Raspberry Pi

8 New Raspbian Features to Start Using on Your Raspberry Pi

Reasons to Use Raspbian Pi
Written by Martins D. Okoi

Some 2 years ago, we published an article on the future of Raspberry Pi after millions of sales and the Raspberry Pi Foundation has been doing an excellent job since then. It is used in several of the most complicated projects including big data analysis, A.I research, and making both smart homes and modern robots, to mention a few.

Raspbian, the Raspberry Pi’s official supported OS has received a good number of features over the years and today we’re listing the new features as reasons why you should use it on your Raspberry Pi machine.

1. A Modern Setup Wizard

Before now, it was a bit of a hassle to set up the Raspberry Pi, where you were using NOOBS, PiBakery, or the standard installation technique. With the new Raspbian setup wizard, you can configure your location, language, Wi-Fi, and updates.

If you already have the Raspberry Pi setup but want to check out the wizard for yourself, enter the commands below:

$ sudo apt install piwiz

2. Network Booting

It is now possible to boot your Raspberry Pi over an Ethernet connection via a central server thanks to PXE (Preboot eXecution Environment, pronounced, pixie) – the technology that desktops and servers use to accomplish network booting.

Before now, you could only boot your Raspberry Pi from an SD card or a USB device so you have another option to work with.

  What is the Future of Raspberry Pi After More Than Ten Million Sales

3. Chromium Out of the Box

That’s right, you can now work with Chromium tabs on the Raspberry Pi right out of the box and it features cool helpful files with tips that you can take advantage of.

Remember, though, that Chromium is memory-intensive so keep its use to a minimum.

4. An Improved Compatibility

There are different Raspberry Pi models, and although there are apps that wouldn’t run on some hardware with low specs, the OS itself will run smoothly on all models without any compatibility issues.

5. A Better PDF Viewer

Xpdf was the default PDF app that the Raspberry Pi shipped with but it has barely adjusted to the expectations of modern times since its creation in 1995 and it barely handles modern PDF files effectively.

It is for this reason that the Raspberry Pi ships with qpdView, a far cooler PDF app capable of handling all types of PDF, DjVu, and PostScript documents.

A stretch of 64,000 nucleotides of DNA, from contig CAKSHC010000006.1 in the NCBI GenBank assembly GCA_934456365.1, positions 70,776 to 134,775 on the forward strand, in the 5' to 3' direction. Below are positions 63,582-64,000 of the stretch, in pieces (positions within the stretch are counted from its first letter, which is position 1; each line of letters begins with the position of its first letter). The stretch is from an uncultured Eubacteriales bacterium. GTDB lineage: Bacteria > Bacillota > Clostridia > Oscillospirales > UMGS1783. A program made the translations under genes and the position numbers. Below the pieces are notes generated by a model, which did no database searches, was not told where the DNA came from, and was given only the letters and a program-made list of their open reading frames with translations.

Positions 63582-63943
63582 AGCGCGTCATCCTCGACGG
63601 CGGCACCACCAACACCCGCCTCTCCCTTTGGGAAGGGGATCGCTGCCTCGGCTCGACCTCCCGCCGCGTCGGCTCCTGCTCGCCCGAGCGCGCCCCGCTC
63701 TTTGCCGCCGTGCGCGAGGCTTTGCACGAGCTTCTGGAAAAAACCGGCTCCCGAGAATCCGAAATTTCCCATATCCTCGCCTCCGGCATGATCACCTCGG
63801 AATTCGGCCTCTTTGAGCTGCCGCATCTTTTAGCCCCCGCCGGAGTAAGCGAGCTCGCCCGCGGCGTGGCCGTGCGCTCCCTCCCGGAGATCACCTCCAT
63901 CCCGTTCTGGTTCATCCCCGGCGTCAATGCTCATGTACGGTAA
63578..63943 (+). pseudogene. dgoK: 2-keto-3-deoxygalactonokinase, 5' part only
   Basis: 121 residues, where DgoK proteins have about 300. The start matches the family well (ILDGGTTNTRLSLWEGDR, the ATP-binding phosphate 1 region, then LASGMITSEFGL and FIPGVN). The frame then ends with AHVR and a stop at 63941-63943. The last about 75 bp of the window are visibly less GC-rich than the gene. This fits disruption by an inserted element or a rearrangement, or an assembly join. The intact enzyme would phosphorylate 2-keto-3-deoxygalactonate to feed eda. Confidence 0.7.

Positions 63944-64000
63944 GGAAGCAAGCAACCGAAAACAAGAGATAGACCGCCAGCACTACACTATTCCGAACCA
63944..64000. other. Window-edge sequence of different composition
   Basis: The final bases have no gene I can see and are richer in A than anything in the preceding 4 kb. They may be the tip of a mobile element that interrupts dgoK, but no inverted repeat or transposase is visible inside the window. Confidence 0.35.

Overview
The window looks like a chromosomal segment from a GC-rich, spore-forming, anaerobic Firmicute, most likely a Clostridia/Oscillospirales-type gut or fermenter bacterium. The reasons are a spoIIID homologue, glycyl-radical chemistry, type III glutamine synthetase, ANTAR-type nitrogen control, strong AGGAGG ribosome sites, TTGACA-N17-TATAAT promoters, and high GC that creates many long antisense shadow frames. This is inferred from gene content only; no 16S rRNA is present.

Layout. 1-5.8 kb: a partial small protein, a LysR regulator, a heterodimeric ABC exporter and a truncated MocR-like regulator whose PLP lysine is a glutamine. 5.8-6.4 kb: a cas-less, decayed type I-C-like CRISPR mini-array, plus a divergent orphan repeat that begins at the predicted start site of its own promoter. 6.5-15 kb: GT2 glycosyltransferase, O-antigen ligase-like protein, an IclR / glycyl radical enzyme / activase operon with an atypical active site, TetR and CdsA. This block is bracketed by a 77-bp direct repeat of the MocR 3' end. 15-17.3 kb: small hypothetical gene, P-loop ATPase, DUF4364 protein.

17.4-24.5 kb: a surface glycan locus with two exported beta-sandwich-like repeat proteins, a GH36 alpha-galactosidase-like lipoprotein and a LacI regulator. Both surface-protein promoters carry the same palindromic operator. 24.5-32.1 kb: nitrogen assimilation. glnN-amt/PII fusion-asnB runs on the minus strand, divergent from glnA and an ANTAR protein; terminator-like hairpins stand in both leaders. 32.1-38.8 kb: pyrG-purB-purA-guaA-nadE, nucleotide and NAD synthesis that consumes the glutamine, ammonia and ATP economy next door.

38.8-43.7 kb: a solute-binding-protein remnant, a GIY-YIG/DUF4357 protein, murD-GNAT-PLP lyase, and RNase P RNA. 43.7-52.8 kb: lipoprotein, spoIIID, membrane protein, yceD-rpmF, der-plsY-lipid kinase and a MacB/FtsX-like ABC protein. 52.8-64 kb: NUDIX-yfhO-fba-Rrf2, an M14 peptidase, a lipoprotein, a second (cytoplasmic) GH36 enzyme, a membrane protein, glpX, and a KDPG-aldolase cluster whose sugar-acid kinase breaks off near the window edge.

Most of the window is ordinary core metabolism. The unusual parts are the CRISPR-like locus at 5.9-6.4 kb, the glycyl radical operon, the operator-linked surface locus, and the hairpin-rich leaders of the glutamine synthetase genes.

If you have an old Raspberry Pi setup:

$ sudo apt install qpdfview
$ sudo apt purge xpdf

6. The Recommended Software Tool

Raspbian currently has a smaller image size because it ships with fewer bundled software. You can, however, get those apps back on your device if you want via the recommended software tool in Menu -> Preferences.

  What is the Future of Raspberry Pi After More Than Ten Million Sales

If you don’t have the app on your machine here’s the command that you need:

$ sudo apt install rp-prefapps

7. An Improved Support for Displays

The Raspberry Pi’s display, especially in a Raspbian x86 architecture, can now convert singe pixels into blockier 2×2 pixels thanks to a now supported technique known as Pixel Doubling.

Pixels are typically not impressive on UHD resolution displays but that should not be a problem any longer. Access Raspberry Pi’s Pixel Doubling options in the desktop’s Configuration tool or via the terminal:

$ sudo raspi-config

8. A Revised Appearance Menu

The appearance menu now has a Defaults tab wherein you can set screens to 3 categories namely, small, medium, and large.

You can also choose your preferred font size and icon size, among other settings, so your display will now be more suited for wahtever display size you’re working with.

What do you think about the reasons above? Did I skip some new features in Raspbian? Or maybe you prefer to work with a different OS entirely. Share your experience in the comments section below.

Your Unwavering Support Matters a Lot:

The cost of maintenance is skyrocketing as more readers are coming on board and the ad service that we employ in order to generate revenue is unfortunately no longer sufficient and this is especially due to the increased use of ad-blockers.

We humbly request that you consider disabling your ad-blockers to support us financially or by donating as anything from $1. Your donation(s) will go a long way in supporting FossMint and sister site, TecMint, in running efficiently. Thank you.

Make a Contribution via PayPal


Top Deals

About the author

Martins D. Okoi

Martins Divine Okoi is a graduate of Computer Science with a passion for Linux and the Open Source community. He works as a Graphic Designer, Web Developer, and programmer.